These muffins have everything in them except the kitchen sink.
AKA Morning Glory Muffins, this recipe is a throw back to the 60's, bringing together fruit and veg in an earthy muffin.
3/4 cup sweetened coconut
1/2 cup walnuts
2-1/4 cup flour (white or whole wheat)
3/4 cup sugar
1-1/2 tsp. baking soda
1 tsp cinnamon
1/2 tsp. baking powder
3/4 tsp. salt
1/3 cup Wheat Germ (optional)
1 8 oz. can crushed pineapple
1 Granny Smith Apple, peeled and grated
8 Tbsp. unsalted butter, melted
3 large eggs
1 tsp. vanilla
2 4 oz. jars of baby food carrots(or 1-1/2 cups grated carrots)
1 cup raisans
Preheat oven to 350 degrees F.
Toast coconut and walnuts in a medium skillet over medium heat until lightly browned and fragrant; let cool. Process coconut and walnuts until finely ground. Transfer to a large bowl. Add flour, sugar, baking soda, cinnamon, baking powder and salt.
Place pineapple and shredded apple in a strainer over a liquid measuring cup.
Press fruit dry until you get 1 cup of liquid.
Bring juice to a boil in the same skillet you toasted the coconut and walnuts. Cook until reduce to 1/4 cup, about 5 minutes.
In same liquid measuring cup, melt butter. Add reduced liquid and raisans. Let cool. This will also plump up the raisans.
When cool, whisk in 3 eggs and vanilla and carrots.
Stir wet mixture into dry mixture until combined.
Stir in pineapple-apple mixture.
Grease a 12-cup muffin tin.
Divide batter evenly among muffin cups.
Bake 24-28 minutes or until toothpick inserted in center comes out clean.
Corn tortillas with a filling usually cheese, beans and/or
Salvadoran-stylechicharron (finely ground pork).
Plus it's a fun thing to say!
Pupusas are cooked on a griddle and served with a pickled slaw called curtido.
I don't know how these two got together, but it's the perfect combination of flavors.
I first had pupusas when we took a trip to Costa Rica. A little open air shop where all the little ladies were forming and cooking pupusas. They allowed me to go 'backstage' so I could see how they were prepared.
There is knack to these, I won't lie, but once you have them, you'll get a craving for them again!
For the Curtido:
1/2 head small cabbage, shredded
1 carrot, grated
1/2 sweet or red onion, thinly sliced
1/2 cup cider vinegar
1/4 cup water
1/2 tsp. each of oregano, red pepper flakes and brown sugar
1/4 tsp. each of cumin and coriander
1 tsp. salt
Combine the vegetables in a large bowl. In a small saucepan, add the vinegar, water, spices, brown sugar and salt and bring to a boil.
Pour the hot pickling liquid over the vegetables.
Mix well and refrigerate for at least 24 hours, stirring occasionally.
This will keep for 2-3 weeks.
3 lb. pork butt, trimmed and cubed
1 tsp. salt
1 tsp. black pepper
6 cups water
1 15 oz. can fire-roasted diced tomatoes
1 sweet onion, diced
2 cloves garlic
1 jalapeno pepper, diced
1/2 tsp. oregano
Season the pork with salt and pepper and place in a medium saucepan. Add enough water to cover by 2-inches, about 6 cups. Bring to a simmer and partially cover the pot; cook until the meat is very tender and almost all the liquid is evaporated, about 3 hours.
I started the pork in my pressure cooker. After an hour, I put the lid on and finished cooking it under high pressure for 40 minutes. I did have most of the liquid left in the pot. I drained all but one cup (which also removed most of the fat).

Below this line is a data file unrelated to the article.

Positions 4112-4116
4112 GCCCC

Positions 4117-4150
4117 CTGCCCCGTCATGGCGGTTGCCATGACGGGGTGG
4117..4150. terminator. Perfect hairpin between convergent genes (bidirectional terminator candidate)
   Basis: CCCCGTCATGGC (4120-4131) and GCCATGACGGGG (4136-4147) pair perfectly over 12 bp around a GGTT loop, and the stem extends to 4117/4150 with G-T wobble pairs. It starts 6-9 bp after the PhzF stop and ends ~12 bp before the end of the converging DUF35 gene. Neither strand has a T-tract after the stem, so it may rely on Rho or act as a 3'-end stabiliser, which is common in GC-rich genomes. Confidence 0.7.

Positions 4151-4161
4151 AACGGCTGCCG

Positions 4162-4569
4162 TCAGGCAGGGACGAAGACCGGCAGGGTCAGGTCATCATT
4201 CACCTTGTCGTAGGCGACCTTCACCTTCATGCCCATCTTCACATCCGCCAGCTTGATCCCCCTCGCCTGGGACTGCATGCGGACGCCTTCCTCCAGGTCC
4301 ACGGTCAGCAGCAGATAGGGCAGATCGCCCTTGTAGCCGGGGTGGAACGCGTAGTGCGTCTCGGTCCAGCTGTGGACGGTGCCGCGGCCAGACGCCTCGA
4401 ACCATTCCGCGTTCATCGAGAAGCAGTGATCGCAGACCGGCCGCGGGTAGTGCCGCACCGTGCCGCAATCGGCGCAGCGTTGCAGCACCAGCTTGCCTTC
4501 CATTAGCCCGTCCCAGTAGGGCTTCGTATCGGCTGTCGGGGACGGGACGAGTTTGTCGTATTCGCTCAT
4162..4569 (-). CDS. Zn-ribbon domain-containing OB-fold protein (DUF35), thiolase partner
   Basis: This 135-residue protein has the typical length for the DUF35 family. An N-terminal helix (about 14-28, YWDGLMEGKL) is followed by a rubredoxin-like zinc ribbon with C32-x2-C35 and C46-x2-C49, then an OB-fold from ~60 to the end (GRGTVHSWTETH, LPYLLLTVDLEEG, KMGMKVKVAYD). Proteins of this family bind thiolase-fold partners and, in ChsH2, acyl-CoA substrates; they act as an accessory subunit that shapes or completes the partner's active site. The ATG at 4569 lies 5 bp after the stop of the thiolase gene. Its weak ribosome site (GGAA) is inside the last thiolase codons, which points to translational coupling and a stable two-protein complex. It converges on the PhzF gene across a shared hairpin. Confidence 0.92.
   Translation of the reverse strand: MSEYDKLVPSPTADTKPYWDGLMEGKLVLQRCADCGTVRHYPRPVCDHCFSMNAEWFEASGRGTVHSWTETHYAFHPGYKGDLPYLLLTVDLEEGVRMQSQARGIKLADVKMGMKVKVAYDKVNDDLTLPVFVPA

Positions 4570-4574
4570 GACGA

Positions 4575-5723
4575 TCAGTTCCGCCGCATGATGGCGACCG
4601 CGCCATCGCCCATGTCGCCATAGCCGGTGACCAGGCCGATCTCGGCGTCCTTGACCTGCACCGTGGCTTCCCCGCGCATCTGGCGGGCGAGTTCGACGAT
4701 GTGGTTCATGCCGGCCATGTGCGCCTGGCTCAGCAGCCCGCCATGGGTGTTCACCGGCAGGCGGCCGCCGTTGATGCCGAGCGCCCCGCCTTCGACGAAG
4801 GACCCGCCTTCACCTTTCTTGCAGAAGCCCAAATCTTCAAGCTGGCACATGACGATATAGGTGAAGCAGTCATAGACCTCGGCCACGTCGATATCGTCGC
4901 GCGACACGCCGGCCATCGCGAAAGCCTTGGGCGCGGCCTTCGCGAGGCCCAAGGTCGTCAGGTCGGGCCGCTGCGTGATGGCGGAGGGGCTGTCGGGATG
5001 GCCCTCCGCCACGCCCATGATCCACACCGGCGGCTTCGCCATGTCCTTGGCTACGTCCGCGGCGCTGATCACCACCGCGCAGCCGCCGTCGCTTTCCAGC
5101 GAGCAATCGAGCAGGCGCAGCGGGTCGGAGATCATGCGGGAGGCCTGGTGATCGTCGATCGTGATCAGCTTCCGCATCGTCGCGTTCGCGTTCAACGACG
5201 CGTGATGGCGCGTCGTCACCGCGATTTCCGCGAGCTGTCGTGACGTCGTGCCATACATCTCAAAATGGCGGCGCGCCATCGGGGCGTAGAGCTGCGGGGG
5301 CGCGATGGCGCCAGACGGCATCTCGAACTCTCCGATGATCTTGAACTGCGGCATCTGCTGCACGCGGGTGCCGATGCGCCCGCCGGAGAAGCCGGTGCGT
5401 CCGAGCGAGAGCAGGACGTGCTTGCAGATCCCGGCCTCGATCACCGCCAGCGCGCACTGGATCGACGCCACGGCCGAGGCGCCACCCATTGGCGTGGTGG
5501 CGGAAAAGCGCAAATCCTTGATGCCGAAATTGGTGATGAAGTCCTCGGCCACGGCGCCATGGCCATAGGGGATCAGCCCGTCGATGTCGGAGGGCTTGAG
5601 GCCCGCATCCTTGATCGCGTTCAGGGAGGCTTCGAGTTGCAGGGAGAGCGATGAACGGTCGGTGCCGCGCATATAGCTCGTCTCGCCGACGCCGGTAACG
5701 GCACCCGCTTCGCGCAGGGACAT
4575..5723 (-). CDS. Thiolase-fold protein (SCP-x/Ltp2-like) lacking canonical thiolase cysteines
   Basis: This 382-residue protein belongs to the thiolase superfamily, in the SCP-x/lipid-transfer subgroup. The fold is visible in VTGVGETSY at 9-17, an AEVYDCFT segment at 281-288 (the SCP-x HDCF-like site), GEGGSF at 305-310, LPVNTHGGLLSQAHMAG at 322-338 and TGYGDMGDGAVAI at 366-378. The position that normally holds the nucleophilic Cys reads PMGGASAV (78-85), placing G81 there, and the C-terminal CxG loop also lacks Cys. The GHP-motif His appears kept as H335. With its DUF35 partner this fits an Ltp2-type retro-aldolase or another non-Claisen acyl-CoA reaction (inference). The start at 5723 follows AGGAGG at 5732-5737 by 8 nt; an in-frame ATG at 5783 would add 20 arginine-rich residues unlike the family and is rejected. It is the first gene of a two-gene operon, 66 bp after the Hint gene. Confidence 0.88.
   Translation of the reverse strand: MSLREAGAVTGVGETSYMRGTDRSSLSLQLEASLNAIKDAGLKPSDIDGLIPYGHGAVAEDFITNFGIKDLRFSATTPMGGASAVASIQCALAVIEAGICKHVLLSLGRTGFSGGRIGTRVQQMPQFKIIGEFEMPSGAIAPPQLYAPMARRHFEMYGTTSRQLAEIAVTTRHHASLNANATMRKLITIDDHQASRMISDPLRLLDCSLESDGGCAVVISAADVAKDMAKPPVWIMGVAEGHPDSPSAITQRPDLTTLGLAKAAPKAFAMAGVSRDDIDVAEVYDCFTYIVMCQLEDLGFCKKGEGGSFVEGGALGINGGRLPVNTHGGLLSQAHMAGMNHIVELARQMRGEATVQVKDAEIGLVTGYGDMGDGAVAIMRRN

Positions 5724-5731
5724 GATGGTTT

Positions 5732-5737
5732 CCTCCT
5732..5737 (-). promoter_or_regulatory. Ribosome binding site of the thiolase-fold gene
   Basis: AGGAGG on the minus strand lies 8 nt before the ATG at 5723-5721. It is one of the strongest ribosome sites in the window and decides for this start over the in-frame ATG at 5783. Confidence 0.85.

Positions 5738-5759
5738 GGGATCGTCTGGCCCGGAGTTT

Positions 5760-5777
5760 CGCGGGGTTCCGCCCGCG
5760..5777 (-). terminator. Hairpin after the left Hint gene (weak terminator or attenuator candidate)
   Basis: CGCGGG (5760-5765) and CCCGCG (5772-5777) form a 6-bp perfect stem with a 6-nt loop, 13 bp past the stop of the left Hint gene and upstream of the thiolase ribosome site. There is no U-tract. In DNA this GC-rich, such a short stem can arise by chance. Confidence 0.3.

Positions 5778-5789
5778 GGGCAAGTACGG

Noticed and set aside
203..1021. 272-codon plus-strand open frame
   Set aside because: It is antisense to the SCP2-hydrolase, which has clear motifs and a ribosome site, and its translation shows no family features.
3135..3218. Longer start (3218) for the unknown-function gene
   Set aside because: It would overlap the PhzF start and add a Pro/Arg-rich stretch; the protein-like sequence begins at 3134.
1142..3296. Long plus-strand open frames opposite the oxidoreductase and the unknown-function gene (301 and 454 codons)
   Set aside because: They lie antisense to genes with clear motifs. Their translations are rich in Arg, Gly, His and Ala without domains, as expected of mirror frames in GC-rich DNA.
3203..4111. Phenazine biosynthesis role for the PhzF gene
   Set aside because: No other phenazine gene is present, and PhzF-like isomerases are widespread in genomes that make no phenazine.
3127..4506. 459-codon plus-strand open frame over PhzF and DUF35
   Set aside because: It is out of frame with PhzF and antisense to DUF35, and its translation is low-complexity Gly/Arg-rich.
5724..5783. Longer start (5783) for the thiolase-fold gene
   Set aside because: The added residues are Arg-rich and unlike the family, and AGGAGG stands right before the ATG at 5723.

Meanwhile, combine the tomatoes, onion, garlic, jalapeno and oregano in a blender. Puree until smooth. Add the tomato mixture to the pork in the saucepan. Lower the heat and simmer for another 30 minutes, or until pork is falling apart and most of the liquid has reduced from the sauce. The pork mixture should be very thick. Set aside to cool. (This makes more pork than you need for the recipe, but any leftover can be frozen or used in other recipes. Makes a great filling for tacos, burritos or even on a sandwich mixed with some BBQ sauce).
For the Tortillas:
3-1/2 cups Masa harina
2-1/2 cups warm water
1/2 tsp. salt
1/4 cup canola oil
1-1/2 cups shredded Monteray Jack cheese
Combine the masa harina with the warm water and salt. Mix until a soft dough forms. Let stand for 20 to 30 minutes. Stir in up to 1/4 cup of canola until the dough becomes soft but not sticky. You may need to add a little more water. You want the dough to be very soft. It should be the consistency of clay or playdough. Divide the dough into 16 golf ball size pieces. Keep the dough covered as you work.
To form a pupusa: Rub the palm of your hands with a little olive oil. While holding the dough ball in one hand, press the thumb of your other hand in the middle of the ball of dough to form an indentation, then turning the dough, begin to flatten it with your fingertips into a 4-inch disk resembling a small bowl. I tried this a few times, but found it easier to flatten the dough on my tortilla press.
Add 1 heaping tablespoon of the pork and 1/2 tablespoon of shredded cheese.
Bring the edges of the dough together over the filling and squeeze to form a seal. Working gently, press the dough into a flattened disk, flattening the dough middle and edges to form a pancake about 4 inches in diameter.
Place pupusas on a heated, greased grilled or cast iron skillet over medium-high heat. Cook each side until golden brown in spots and slightly puffy, 3 to 4 minutes per side. Serve hot, with pickled cabbage on the side.